HONG KONG: Asian and European stocks enjoyed further gains yesterday as traders jostled for position ahead of the release of US inflation data later in the day that could have a huge bearing on the Federal Reserve’s rate hike plans. A broadly positive week for global equities continued on Wednesday thanks to some healthy earnings results, the further reopening of economies and signs of an easing in Russia-Ukraine tensions. While the mood for now is positive, nerves are on edge as the US consumer price index figures come up for release.
Commentators warn that a reading above the forecast 7.2 percent — which would be a new four-decade high — would pressure the Fed to act more aggressively to rein in prices. Some Fed officials on Wednesday said policymakers would make their decisions based on data coming across their desks, with a 50-basis-point hike — as opposed to the usual 25 basis points — was not off the table just yet.
Surging inflation and bets that the US central bank will end its pandemic-era cheap cash policies have weighed on world markets in recent months, stalling a two-year rally that saw them hit record or multi-year highs. But there is a feeling in some quarters that investors may be getting used to the prospect of higher borrowing costs, while still-strong economic data and the easing of containment measures will continue to support company earnings.
“While uncertainty remains as to the course of inflation, particularly wages, and interest rates in the months ahead given the planned tightening by the Fed is essentially new ground... historically economies have grown in much higher interest rate environments,” said markets strategist Louis Navellier.
“Why is the market rallying when we’re about to get hit with that horrible inflation news tomorrow? In a word: earnings. They’re much better than anyone anticipated. So the surprises are huge and the guidance, by and large, is great.” All three main indexes on Wall Street chalked up strong gains Wednesday, while London, Paris and Frankfurt piled on more than one percent apiece.
Asia battled to maintain the momentum and fluctuated through the day but gainers came out on top. Tokyo, Hong Kong, Shanghai, Seoul, Taipei, Mumbai and Bangkok were solidly higher and Singapore eked out small gains. Wellington, Jakarta and Manila edged down.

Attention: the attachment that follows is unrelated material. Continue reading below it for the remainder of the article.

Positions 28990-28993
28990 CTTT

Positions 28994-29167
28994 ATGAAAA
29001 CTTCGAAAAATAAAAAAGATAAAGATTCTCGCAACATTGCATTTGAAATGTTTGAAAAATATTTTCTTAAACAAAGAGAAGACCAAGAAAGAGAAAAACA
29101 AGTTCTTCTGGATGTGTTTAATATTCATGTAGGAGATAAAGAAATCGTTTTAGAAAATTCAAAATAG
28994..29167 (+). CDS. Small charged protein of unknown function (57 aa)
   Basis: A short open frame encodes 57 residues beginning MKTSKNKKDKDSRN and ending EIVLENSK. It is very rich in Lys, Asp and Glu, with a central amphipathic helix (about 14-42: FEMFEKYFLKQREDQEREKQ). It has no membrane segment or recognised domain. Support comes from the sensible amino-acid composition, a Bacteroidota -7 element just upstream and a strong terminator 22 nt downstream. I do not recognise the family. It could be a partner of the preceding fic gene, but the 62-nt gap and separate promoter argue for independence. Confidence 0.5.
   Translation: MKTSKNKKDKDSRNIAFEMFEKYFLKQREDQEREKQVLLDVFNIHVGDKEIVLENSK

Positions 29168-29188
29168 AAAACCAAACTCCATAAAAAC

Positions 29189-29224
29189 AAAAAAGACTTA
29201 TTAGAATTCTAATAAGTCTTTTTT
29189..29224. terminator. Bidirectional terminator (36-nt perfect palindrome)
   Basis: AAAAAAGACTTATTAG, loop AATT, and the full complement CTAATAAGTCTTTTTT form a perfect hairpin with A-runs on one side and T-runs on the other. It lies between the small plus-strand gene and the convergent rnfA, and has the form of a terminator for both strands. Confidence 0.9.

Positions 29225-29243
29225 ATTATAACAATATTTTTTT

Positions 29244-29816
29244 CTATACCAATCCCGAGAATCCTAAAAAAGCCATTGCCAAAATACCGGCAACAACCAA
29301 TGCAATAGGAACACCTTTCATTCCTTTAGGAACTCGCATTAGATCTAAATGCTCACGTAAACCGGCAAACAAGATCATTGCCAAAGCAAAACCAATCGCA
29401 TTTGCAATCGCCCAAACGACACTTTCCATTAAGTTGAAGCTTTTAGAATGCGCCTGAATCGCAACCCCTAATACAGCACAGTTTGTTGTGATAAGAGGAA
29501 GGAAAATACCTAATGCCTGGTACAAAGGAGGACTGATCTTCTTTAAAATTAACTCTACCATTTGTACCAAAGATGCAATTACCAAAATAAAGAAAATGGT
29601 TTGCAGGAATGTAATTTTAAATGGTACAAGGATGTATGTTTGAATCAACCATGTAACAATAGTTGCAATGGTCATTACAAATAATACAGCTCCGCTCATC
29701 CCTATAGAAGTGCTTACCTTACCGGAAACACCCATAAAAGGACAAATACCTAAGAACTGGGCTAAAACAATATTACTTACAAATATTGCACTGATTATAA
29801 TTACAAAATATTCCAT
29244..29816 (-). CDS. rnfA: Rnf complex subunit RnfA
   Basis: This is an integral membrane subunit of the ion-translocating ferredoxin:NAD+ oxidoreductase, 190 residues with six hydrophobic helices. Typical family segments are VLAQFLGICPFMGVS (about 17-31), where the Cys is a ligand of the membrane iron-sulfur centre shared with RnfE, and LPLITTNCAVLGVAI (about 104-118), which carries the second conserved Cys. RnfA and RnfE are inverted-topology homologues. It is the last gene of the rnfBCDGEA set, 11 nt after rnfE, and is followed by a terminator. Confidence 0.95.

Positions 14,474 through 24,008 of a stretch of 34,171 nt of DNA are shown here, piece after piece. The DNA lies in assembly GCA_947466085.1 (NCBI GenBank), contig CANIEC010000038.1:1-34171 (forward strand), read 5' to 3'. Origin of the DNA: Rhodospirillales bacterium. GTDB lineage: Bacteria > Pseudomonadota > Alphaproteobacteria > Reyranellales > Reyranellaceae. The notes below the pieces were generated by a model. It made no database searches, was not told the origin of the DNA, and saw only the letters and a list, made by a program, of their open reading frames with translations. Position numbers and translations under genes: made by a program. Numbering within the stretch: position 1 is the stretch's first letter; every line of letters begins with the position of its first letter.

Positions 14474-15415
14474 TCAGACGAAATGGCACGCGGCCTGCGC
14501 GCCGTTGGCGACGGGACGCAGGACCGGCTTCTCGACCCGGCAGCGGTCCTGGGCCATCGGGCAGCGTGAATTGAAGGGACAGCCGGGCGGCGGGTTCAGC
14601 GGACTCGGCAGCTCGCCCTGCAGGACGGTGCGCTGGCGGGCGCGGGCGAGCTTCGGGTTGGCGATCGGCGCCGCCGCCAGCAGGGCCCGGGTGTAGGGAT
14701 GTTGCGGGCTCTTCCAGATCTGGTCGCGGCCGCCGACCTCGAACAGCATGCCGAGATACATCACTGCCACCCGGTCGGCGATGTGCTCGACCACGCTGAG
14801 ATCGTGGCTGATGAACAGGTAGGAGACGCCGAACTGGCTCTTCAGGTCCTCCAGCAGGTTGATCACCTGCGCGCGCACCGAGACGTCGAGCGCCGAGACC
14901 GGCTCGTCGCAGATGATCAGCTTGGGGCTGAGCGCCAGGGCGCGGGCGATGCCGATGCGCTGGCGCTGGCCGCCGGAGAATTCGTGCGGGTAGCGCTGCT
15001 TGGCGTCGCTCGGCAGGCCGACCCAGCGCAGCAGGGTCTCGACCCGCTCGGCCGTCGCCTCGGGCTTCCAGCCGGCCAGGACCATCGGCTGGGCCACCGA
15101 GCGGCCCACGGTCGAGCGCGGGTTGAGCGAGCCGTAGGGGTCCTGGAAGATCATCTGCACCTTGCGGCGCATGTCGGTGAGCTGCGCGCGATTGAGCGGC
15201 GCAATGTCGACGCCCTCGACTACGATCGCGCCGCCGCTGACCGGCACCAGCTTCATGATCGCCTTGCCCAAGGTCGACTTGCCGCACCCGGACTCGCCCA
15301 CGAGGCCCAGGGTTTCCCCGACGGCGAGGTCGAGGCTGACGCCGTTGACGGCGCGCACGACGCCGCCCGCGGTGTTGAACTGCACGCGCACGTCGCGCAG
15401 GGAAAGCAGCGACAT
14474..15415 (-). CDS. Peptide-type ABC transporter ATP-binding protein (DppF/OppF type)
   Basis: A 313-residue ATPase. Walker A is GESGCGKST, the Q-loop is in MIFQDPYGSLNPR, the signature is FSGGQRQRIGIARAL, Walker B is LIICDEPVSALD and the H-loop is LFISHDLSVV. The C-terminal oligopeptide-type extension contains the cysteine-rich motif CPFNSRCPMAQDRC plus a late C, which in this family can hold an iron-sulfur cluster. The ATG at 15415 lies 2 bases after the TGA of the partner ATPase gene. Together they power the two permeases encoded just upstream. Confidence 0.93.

London, Paris and Frankfurt all rose at the open of trade. There is a general consensus that the outlook for the global economy is positive and markets will recover as inflation is brought under control thanks to easing supply snarls, but some observers remain cautious. “The market is being somewhat sanguine about what will happen in the second half of 2022,” Sonal Desai, of Franklin Templeton Fixed Income, said. “There is an expectation that inflation will decline sharply. I think that might be optimistic because a lot of the factors driving inflation will still be with us. The Fed is already behind the curve.”
Still, concerns over the stand-off between Russia and Ukraine appeared to be easing after French President Emmanuel Macron said Russian counterpart Vladimir Putin had told him that Moscow “would not be the source of an escalation”.
While the West accuses Russia of having massed 100,000 soldiers near Ukraine’s borders, Kyiv’s Foreign Minister Dmytro Kuleba said “diplomacy is continuing to lower tensions”. Meanwhile, Kremlin spokesman Dmitry Peskov said “there were positive signals that a solution to Ukraine could be based only on fulfilling the Minsk agreements”, which ended the worst of the fighting in 2014 between Ukraine and Russian-backed separatists.
Signs of progress on the diplomatic front in Eastern Europe have kept a cap on oil prices in recent days, as has the possibility of a revived Iran nuclear deal, which could see Tehran resume worldwide exports and ease supply problems. Both main contracts were slightly higher Thursday, having rallied this year to their highest levels since 2014. — AFP